the animal turn issue

In December 2003, American anthropologist Sarah Franklin invented the term animal turn in the convention of the Cultural Studies Association of Australasia (Armstrong and Simmons 2007). The expression quickly entered current usage and academic vocabulary to define a renewed interest in animal entities, in their dichotomy and relationship with humans. This interest related to a new critical paradigm is directly connected with the wider cultural phenomenon of the crisis of traditional humanism, named posthumanism. It may be said that the animal turn is a direct consequence of this ontological crisis to which an interest in non-human species is connected. The progressive blurring of borders between mankind and the Other generated a hiatus that gave possibility to non-human entities – animals, vegetables, environmental and cosmic processes – to enter the debate with full dignity (Braidotti 2014). We are thus witnessing an effective paradigmatic turn. Animal entities, often repressed and demonised, have always represented the Other for humans. Late 20th century post-structuralist and postmodernist analysis may have seen in the analysis of the Other the possibility of initiating a series of fertile discourses concerning race, gender and nationality, but it is the contemporary approach that fully embraces this issue. After all, animal studies have influenced and transformed post-humanist thought, enriching it with issues concerning human limits and cultural construction, reorienting in turn the issue of the ‘affects’ (Gregg and Seigworth, 2010) and of the body, giving them higher ethical and political momentum (Nayar, 2014: 79).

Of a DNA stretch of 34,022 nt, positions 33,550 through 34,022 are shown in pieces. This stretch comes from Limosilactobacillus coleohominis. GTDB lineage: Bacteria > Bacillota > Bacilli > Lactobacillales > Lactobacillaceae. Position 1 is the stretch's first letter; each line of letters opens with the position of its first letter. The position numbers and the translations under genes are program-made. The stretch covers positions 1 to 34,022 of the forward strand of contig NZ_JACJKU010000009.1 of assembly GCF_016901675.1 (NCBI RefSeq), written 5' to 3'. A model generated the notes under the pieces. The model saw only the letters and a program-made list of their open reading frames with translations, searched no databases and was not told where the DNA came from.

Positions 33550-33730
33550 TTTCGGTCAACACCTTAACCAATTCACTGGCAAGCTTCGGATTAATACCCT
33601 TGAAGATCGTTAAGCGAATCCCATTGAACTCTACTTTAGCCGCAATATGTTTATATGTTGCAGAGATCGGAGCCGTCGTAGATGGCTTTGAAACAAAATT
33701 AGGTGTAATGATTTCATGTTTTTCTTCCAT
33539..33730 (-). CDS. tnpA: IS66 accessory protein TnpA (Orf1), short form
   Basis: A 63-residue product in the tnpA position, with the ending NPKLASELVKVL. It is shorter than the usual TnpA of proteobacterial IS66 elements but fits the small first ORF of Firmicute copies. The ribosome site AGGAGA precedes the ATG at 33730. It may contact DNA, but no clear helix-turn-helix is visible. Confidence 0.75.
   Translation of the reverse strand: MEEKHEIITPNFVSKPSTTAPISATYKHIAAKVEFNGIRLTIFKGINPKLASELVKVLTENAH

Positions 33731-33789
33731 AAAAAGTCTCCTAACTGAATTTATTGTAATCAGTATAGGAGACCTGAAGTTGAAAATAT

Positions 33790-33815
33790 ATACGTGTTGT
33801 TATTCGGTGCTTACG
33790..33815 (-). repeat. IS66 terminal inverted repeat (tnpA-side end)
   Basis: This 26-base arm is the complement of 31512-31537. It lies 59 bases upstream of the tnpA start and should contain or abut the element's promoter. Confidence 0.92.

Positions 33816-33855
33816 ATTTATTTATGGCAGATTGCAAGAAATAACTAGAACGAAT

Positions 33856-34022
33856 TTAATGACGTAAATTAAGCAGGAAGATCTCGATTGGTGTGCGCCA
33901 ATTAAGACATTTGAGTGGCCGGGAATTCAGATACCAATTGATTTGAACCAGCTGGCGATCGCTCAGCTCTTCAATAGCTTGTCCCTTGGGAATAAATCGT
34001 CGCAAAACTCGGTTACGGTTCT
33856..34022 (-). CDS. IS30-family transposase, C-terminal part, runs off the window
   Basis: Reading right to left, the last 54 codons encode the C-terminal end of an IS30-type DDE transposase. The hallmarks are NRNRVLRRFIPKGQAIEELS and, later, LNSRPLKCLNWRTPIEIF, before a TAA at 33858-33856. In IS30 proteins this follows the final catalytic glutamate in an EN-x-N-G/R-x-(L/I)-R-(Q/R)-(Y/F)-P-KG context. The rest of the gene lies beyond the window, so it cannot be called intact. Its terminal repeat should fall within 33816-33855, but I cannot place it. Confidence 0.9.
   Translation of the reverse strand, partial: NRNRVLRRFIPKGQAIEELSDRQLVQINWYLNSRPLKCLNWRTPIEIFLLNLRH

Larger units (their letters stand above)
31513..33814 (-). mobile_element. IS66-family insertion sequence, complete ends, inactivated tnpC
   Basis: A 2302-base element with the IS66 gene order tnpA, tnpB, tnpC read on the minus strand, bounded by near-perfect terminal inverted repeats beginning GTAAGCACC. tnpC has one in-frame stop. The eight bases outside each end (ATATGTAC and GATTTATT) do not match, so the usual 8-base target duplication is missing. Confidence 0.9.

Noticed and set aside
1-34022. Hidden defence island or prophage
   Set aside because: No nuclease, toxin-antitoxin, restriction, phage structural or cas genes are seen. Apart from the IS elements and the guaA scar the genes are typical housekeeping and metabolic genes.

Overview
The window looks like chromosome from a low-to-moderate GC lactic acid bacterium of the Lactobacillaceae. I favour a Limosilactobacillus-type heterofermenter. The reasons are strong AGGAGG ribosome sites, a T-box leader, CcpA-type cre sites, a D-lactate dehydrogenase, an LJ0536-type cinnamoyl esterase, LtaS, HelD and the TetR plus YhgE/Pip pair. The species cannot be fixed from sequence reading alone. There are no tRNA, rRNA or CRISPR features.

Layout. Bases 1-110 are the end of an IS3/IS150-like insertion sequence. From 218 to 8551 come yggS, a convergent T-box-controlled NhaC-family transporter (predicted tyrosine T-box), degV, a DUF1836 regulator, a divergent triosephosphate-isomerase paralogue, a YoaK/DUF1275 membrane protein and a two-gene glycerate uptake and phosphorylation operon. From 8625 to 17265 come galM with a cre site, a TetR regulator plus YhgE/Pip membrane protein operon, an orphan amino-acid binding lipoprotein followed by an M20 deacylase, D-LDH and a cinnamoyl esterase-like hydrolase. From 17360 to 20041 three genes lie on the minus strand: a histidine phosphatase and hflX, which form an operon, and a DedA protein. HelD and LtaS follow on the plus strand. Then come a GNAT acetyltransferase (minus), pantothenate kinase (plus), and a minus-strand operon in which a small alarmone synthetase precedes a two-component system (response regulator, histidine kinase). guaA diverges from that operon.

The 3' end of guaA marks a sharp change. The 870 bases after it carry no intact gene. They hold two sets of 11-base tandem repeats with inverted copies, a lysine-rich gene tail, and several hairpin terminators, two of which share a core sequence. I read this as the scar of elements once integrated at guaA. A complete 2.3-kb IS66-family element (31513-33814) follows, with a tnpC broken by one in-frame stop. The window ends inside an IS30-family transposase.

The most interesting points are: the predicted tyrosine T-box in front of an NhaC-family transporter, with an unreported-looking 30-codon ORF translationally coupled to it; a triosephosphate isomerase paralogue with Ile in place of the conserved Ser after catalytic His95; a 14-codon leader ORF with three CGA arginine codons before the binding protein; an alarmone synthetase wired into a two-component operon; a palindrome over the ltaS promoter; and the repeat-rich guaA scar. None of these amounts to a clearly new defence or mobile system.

That animal studies have been a part of post-humanist theory may be deduced by considering Donna Haraway’s thought on the matter: she already presented its foundations in Primate Visions (1989). It is, however, in A Cyborg Manifesto (1995) that this topic becomes a major element of her revolutionary proposal. Haraway highlights three fundamental traits of post-human times driven by this ‘collapse of the borders’. They concern the relation between humans and animals, between organisms and machines, and between the physical and the non-physical (Haraway 1995)[1]. It seems that Haraway anticipated the emerging animal studies by summing up the post-humanist project, questioning and deconstructing the systems of classification that lead to considering animals as an inferior life form.
Although Haraway simply cannot be viewed as a representative of post-humanism, the development of her thought  shows a shift in the conceptual axis of post-humanism itself.

Kari Weil (2010: 12), who has conducted important research on the topic of the relationship between humans and animals, states that the animal turn contributed to a ‘counter-linguistic shift’ against the structuralist dimension typical of the early 20th century. This shift encouraged an attempt at going beyond the confining, exclusive focus on language and at opening up to different approaches to reality, alterity and humanity itself (Weil, 2010: 4). Language, indeed, has always been a distinctive human sign and the alleged lack of it marked the inferiority and exclusion of the Other and of the non-human. Therefore, post-humanist decentralisation also involves a decentralisation of language and of its exclusivity. Weil (2010: 13) also suggests that counter-linguistic commitment is in itself an ethical act as it pays attention to the ineffable, which turns to the body and its ‘affects’[2]. This entails a heavy ethical charge that leads animal studies towards new ways to answer  and new forms of responsibility.